The Ramallah school receives U.S. funding, promotes non-violence and teaches about the Holocaust, noted a congressional staffer. “This is the model of coexistence,” the staffer said.

Shin Bet, Israel’s internal security service, told Haaretz earlier this year that Joudah had not cooperated during security questioning. Joudah told Haaretz that the encounter with Israeli security at times had been argumentative but said she answered all questions.

Critics of Israel’s entry practices say authorities appear to turn away Americans for political, not security reasons. Joudah told Haaretz that Israeli security officials had asked her about her published writings. While in Ramallah, she had blogged for Electronic Intifada, an anti-Zionist website. In one post, she sharply criticized Palestinian Authority President Mahmoud Abbas for intimating that it was time to relinquish a Palestinian “right of return” to Israel.

read the rest of this article here: www.haaretz.com…

0

Brief and to the point – Ron Paul addresses Congress as a voice crying in the wilderness.  Paul is surely correct; more killing power to Israel will not ultimately help Israel, it won’t forward the cause of peace in the Middle East, and it certainly won’t help the US!

Image001

It Will Lead To War
By Ron Paul

May 9, 2012

Statement on H.R.4133 – United States-Israel Enhanced Security Cooperation Act of 2012

Mr. Speaker: I rise in opposition to HR 4133, the United States-Israel Enhanced Security Cooperation Act, which unfortunately is another piece of one-sided and counter-productive foreign policy legislation. This bill’s real intent seems to be more saber-rattling against Iran and Syria, and it undermines US diplomatic efforts by making clear that the US is not an honest broker seeking peace for the Middle East.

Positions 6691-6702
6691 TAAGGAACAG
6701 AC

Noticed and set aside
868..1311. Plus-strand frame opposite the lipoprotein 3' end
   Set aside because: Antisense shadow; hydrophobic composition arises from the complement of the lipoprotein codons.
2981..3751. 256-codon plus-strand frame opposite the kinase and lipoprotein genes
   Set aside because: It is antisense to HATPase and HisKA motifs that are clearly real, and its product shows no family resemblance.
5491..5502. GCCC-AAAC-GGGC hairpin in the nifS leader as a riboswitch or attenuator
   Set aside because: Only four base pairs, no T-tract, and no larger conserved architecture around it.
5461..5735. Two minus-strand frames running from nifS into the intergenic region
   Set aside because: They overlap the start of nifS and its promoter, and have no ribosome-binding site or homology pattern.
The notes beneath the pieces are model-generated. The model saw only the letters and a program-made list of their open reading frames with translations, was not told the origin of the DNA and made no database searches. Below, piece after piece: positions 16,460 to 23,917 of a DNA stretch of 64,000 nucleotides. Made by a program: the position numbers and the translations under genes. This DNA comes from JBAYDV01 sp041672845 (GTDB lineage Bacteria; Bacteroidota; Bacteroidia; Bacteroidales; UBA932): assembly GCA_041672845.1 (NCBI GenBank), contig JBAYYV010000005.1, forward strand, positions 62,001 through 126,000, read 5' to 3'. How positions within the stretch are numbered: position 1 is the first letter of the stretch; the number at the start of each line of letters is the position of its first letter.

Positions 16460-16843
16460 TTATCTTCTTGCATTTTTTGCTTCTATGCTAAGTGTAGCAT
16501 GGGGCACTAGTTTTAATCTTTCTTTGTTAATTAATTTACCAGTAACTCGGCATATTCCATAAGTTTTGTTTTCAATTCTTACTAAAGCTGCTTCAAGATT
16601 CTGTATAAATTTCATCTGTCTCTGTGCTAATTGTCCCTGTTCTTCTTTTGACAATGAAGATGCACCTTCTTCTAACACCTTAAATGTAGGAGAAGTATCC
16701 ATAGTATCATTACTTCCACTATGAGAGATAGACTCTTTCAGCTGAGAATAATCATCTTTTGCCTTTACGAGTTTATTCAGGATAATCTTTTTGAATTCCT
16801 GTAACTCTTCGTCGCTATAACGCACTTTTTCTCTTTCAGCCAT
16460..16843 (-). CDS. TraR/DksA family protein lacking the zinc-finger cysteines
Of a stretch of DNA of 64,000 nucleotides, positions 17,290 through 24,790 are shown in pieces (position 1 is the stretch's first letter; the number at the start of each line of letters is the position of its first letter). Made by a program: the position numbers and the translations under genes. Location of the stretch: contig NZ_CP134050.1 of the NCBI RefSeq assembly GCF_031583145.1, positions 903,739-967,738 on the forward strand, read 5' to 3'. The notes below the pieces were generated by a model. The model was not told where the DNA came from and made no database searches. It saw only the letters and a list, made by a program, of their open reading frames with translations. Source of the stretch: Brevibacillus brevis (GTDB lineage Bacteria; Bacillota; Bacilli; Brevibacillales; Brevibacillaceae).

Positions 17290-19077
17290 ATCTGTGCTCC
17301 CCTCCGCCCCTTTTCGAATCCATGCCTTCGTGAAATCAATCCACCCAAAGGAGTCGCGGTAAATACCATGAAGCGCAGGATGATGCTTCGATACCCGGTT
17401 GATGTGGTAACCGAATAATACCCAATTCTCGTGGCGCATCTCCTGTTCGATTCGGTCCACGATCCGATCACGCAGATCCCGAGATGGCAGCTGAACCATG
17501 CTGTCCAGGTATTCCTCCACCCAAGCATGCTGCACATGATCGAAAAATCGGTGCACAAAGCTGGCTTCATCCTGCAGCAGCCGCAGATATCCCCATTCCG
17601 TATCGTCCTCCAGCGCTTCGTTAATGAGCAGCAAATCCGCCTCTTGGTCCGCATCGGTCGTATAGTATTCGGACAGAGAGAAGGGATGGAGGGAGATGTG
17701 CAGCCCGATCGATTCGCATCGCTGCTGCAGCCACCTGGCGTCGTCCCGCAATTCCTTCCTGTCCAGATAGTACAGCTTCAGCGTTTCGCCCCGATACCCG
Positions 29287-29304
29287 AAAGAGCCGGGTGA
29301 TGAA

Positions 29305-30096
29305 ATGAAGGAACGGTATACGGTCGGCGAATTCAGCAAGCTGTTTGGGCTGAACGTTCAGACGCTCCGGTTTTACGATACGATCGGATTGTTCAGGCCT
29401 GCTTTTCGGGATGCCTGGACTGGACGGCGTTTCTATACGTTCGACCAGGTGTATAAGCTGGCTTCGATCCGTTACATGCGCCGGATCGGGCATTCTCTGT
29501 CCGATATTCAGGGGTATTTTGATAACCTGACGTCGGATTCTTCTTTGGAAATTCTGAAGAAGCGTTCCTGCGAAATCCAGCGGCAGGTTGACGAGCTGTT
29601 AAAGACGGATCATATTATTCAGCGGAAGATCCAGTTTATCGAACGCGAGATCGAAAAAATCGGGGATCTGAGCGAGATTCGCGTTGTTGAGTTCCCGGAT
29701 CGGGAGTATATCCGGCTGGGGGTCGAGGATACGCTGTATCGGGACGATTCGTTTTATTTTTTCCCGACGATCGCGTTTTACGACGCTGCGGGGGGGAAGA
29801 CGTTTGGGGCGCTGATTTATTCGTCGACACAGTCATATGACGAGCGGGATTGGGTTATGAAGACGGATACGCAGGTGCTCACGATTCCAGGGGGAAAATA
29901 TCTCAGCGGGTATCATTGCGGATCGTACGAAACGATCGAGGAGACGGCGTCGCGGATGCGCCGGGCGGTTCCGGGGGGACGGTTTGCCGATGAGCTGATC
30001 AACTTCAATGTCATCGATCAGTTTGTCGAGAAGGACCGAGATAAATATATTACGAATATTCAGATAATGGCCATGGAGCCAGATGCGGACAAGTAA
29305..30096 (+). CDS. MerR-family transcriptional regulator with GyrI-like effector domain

The bill calls for the United States to significantly increase our provision of sophisticated weaponry to Israel, and states that it is to be US policy to “help Israel preserve its qualitative military edge” in the region.

While I absolutely believe that Israel – and any other nation — should be free to determine for itself what is necessary for its national security, I do not believe that those decisions should be underwritten by US taxpayers and backed up by the US military.

This bill states that it is the policy of the United States to “reaffirm the enduring commitment of the United States to the security of the State of Israel as a Jewish state.” However, according to our Constitution the policy of the United States government should be to protect the security of the United States, not to guarantee the religious, ethnic, or cultural composition of a foreign country. In fact, our own Constitution prohibits the establishment of any particular religion in the US.

More than 20 years after the reason for NATO’s existence – the Warsaw Pact – has disappeared, this legislation seeks to find a new mission for that anachronistic alliance: the defense of Israel. Calling for “an expanded role for Israel within the North Atlantic Treaty Organization (NATO), including an enhanced presence at NATO headquarters and exercises,” it reads like a dream for interventionists and the military industrial complex. As I have said many times, NATO should be disbanded not expanded.

This bill will not help the United States, it will not help Israel, and it will not help the Middle East. It will implicitly authorize much more US interventionism in the region at a time when we cannot afford the foreign commitments we already have. It more likely will lead to war against Syria, Iran, or both. I urge my colleagues to vote against this bill.